Two picks really define this era in terms of good picks for the Celtics: the aforementioned Al Jefferson, and Rajon Rondo. The Celtics have not drafted a superstar since Paul Pierce (who, for purposes of this exercise, is not a factor), but at +2.9 for Rondo, they got a ton of value in that pick. How much that had to do with Rondo playing with the original big three is something we may never know, but I do believe that in terms of getting value out of late rounders, Celtics fans could not ask for much more. Most other picks fall into a barely above or below expected value range, but the Celtics have shown a propensity to hit on their later picks.
12. Portland Trailblazers (+2.5)
Best Pick: Brandon Roy (+5.6)
Worst Pick: Sebastian Telfair (-4.3)
The Trailblazers are an interesting case. Their biggest "bust" pick, at least colloquially, is not much of a bust at all in Greg Oden. Though Oden is widely considered to be a bust, he is only at a -1.3. This being because nERD factors playing time in only in a cumulative way; players are not necessarily "detracted from" because they are not on the floor except for that they have less of a chance to accumulate nERD. As a result, a guy who plays a lot, and plays poorly, is actually the least valuable player - that being Bassy - Sebastian Telfair.
People forget the hype Telfair had coming into the league. Bassy graced the cover of SLAM Magazine in high school with LeBron James, but burnt out and failed pretty miserably. That said, he played consistently, and was always given chances, which actually make this guy a worse pick than a guy who does not play at all since, on the floor, he is actively making your team worse.
Similar to Oden is the best Blazers pick of Brandon Roy. Roy, when healthy, was one of the best players in the NBA. He never really "faded away" as much as he "disappeared" - basically he had his time, never had a chance to get worse, and just stopped playing because of injury. As a result, the value Portland received was extremely high. Though he could not replicate it year after year, if Roy was on the floor he was making your team much better.
The real two guys I want to talk about are LaMarcus Aldridge and Damian Lillard, who did not have a big enough sample size for this project, I suspect that these three are going to be some of the biggest draft-day values in the NBA on one team playing for the team that drafted them. Because of the complications that came with factoring in a guy's value when he left the team, I chose to focus on a team's ability to find talent. Not only have the Blazers found tremendous talent relative to their position, but they have (so far) been able to retain said talent, which is even more important. Though criticized for possibly forcing players to play injured, I want to dole out kudos to the Blazers on a phenomenal drafting and personnel job.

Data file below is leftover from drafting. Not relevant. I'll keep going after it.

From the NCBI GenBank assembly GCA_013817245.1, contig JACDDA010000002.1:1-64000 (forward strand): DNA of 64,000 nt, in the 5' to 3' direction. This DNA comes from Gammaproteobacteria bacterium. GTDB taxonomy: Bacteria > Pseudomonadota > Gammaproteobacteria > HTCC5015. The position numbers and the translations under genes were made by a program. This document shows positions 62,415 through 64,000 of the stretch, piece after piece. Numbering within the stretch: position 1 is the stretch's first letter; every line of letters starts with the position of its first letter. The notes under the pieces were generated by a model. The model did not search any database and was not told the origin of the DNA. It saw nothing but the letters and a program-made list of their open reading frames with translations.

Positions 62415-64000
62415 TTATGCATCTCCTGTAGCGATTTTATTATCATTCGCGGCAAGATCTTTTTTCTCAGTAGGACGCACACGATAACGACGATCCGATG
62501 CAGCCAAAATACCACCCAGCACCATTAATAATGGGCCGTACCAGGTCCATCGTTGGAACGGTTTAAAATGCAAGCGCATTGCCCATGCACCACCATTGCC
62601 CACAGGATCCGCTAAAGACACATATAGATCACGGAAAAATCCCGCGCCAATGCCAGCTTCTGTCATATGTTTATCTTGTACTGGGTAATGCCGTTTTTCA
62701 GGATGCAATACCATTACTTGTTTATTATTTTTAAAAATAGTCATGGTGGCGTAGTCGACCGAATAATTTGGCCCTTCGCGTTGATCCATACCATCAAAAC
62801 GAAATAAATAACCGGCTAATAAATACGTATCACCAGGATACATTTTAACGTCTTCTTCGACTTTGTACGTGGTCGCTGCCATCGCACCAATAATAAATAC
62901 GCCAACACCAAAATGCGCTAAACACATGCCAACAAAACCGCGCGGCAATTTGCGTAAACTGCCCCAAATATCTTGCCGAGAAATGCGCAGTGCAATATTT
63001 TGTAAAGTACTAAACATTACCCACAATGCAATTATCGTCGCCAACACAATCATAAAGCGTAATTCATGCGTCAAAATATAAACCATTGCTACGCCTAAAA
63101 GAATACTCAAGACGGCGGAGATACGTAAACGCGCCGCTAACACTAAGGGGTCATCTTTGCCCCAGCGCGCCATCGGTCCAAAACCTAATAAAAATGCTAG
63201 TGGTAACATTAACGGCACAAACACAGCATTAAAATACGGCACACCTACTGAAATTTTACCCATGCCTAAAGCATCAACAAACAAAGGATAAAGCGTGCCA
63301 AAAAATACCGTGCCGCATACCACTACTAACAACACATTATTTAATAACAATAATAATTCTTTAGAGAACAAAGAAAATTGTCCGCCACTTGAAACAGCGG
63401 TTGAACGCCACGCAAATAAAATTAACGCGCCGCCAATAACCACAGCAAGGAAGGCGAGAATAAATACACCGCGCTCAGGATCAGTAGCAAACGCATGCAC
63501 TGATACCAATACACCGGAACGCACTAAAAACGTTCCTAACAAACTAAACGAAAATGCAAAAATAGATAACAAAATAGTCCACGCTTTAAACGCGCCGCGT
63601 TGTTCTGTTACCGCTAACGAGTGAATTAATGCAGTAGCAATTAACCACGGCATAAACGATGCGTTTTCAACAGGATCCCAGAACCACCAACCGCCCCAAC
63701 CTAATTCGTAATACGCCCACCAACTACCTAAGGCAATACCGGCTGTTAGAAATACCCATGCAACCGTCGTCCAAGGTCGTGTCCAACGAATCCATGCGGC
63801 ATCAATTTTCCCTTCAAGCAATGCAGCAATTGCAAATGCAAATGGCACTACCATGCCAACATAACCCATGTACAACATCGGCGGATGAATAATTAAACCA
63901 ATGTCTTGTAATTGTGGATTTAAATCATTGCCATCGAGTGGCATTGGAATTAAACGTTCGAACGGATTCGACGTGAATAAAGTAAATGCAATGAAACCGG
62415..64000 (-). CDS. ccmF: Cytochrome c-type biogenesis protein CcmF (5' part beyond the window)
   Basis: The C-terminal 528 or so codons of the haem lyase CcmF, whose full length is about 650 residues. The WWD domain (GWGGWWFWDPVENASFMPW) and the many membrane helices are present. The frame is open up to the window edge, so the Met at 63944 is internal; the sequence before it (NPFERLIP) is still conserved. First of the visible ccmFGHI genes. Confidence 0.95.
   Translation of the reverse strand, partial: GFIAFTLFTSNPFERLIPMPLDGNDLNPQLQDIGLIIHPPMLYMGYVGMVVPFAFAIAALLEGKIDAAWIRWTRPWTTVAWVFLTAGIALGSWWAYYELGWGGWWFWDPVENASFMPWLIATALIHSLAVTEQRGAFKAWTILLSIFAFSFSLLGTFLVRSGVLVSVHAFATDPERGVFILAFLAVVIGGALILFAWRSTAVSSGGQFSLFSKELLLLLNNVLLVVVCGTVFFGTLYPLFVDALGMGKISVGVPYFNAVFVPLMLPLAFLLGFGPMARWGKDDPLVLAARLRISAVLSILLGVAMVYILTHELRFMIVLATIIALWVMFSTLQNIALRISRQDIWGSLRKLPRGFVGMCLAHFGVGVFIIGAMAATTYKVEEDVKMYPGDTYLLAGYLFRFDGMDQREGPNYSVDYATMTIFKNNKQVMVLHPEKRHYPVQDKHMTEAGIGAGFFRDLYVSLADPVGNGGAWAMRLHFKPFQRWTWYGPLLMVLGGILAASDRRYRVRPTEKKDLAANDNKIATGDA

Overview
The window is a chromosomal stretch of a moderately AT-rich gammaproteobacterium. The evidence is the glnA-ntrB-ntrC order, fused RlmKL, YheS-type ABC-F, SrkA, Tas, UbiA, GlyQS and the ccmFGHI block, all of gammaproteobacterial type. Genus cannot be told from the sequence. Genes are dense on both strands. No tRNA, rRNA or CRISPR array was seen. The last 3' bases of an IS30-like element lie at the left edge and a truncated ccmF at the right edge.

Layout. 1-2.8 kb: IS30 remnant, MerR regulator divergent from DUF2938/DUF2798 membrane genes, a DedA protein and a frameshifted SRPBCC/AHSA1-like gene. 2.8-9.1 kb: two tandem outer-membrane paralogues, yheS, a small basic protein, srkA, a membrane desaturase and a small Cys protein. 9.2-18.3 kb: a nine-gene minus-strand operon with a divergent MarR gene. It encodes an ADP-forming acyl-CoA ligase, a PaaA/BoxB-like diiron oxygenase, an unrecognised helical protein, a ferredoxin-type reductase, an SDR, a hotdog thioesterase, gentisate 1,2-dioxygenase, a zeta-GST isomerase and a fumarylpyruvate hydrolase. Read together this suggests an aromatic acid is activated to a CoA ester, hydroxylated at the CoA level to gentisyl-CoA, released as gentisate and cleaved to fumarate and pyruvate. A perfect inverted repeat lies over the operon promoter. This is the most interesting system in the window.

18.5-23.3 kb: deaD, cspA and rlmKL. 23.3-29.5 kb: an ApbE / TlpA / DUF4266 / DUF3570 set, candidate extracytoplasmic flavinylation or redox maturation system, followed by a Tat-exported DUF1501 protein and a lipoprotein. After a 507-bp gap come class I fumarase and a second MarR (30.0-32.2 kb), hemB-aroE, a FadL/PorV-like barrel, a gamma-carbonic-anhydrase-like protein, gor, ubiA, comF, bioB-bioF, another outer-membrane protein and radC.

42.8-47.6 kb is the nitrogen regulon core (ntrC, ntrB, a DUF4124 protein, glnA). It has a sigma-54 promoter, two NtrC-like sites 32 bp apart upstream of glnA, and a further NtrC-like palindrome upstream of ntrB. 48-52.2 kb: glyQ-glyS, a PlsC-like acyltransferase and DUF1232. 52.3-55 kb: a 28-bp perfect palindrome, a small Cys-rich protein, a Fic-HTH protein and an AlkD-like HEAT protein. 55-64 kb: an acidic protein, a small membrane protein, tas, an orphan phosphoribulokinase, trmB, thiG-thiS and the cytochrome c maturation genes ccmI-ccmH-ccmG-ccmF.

11. Golden State Warriors (+3.5)
Best Pick: Troy Murphy (+3.1)
Worst Pick: Vonteego Cummings (-3.9)
Rounding out part two is possibly the most exciting team in the league, the Golden State Warriors. Though Steph Curry didn't make the "best pick", as he is only at a +2.4 nERD per season above his drafted expectation heading into this year. I certainly expect that to change within the next year or two.
On top of being an exciting player to watch, Curry has unlimited range and, I would venture to say, is the most exciting player to play in the NBA when he gets hot. There's just not a spot on the court he is afraid to shoot from, and with good reason. Just look at Curry's Marco Belinelli who now plays for the Spurs. The Warriors have seen value in most cases on players they drafted, and on top of making solid personnel moves in snagging David Lee and Andre Iguodala, they have a superstar player in Curry, who could vault this team in the top ten if we did this same project again.
Stay tuned for the top 10 in Part Three.